Victorian scholars often wonder what Charlotte Brontê's literary output would have been if she had not died at 39. Clare Boylan provides a hint, completing Brontê's unfinished manuscript, Emma Brown (Viking, 435 pp., $25.95). The result is a treat for all fans of the Victorian novel.
The first two chapters are Brontê's, written after Villette and before her marriage. In the opening, a man brings a girl to a boarding school where she is treated as a favorite due to her apparent wealth. At Christmas, however, no one arrives to take Emma home, her tuition is unpaid, and the "father" cannot be found.
In Boylan's seamless continuation, Emma's own memory is muddled, and she offers no explanation of her origins. A local gentleman, Mr. Ellin, and a widow, Isabel Chalfont, take up her cause, with Isabel providing Emma a home and Ellin searching for the girl's identity. Eventually Emma travels to London to discover her past.
Fans of Charlotte Brontê will find plenty to like here. The Ellin subplot originates from another Brontê novel fragment, and segments from her letters are incorporated into the plot. Boylan successfully integrates many of Brontê's recurrent themes, as well: Isabel, like Charlotte herself, survives the degradation of being a governess. Although suffering in London, Emma remains determined to survive, as Jane Eyre does after leaving Rochester. Like Villette, there is hope of romantic love, although its fulfillment is compromised by the vagaries of fate. While London is not often associated with Brontê, Boylan contends she had grown interested in exposing social conditions there since, as Isabel says, "...good must acquaint itself with the bad. Dissipation thrives in the dark and can be vanquished only by the bright fire of its opposite."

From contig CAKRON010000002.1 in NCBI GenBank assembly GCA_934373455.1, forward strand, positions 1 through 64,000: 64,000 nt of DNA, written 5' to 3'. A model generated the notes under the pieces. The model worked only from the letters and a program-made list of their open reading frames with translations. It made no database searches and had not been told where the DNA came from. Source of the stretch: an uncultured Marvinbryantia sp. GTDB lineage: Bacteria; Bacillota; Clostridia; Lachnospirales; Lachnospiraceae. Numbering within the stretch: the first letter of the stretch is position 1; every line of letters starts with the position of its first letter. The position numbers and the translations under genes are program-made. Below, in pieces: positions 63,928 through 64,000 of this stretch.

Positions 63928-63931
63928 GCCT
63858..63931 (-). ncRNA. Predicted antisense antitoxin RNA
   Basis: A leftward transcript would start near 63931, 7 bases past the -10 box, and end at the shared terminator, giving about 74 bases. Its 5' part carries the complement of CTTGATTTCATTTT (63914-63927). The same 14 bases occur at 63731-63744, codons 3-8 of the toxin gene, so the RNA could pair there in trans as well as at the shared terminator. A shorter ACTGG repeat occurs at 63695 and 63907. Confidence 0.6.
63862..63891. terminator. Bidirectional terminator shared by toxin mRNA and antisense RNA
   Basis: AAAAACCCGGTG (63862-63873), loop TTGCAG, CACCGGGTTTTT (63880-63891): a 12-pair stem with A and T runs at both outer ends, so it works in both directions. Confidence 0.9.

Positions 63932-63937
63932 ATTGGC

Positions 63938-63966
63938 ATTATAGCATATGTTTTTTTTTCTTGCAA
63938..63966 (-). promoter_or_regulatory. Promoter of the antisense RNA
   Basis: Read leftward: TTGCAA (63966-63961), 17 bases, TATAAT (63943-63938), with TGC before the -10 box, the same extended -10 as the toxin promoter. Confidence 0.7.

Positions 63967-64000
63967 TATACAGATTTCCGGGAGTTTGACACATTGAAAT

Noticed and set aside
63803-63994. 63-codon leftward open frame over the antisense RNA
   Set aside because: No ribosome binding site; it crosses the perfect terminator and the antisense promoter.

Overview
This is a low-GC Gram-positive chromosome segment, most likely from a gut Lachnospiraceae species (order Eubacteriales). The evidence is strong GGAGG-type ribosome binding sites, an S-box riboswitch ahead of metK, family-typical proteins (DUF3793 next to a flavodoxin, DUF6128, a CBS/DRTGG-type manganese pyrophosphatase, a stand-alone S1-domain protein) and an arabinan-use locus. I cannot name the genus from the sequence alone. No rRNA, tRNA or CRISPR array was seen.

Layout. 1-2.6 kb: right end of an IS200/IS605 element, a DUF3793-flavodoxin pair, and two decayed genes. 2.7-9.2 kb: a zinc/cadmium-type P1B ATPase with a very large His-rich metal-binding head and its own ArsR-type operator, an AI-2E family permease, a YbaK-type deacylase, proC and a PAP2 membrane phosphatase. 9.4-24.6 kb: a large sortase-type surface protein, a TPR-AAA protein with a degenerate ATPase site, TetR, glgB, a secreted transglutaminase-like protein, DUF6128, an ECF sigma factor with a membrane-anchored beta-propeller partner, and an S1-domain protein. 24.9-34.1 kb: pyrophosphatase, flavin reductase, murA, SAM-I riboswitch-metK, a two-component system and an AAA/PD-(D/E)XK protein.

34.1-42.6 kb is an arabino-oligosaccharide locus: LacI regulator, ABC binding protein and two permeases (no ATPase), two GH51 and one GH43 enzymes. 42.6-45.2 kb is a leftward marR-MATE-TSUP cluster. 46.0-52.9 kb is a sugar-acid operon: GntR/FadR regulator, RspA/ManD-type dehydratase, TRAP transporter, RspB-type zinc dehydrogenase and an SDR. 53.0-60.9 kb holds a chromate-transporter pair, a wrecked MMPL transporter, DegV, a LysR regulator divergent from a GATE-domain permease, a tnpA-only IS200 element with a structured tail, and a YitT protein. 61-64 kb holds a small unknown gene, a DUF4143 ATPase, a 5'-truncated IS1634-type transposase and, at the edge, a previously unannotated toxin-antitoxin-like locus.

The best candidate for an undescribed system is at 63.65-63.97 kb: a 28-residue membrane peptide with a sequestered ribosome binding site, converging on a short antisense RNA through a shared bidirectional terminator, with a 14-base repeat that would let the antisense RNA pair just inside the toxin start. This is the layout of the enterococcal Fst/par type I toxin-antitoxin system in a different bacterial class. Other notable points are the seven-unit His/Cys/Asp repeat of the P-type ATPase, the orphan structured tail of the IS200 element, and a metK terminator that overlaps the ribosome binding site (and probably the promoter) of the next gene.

Those unfamiliar with Victorian fiction may find the coincidences tying together the subplots a little too convenient. Boylan's intricate research can be overwhelming, too: Every possible danger to a Victorian woman seems to occur, and the social commentary is over the top at timesas with Jenny, the homeless girl who picks up infant corpses to use as dolls.
These are small complaints, however. Emma Brown is obviously written with respect and love for Charlotte Brontê, and Boylan's own skills as a writer keep the reader interested to the end.
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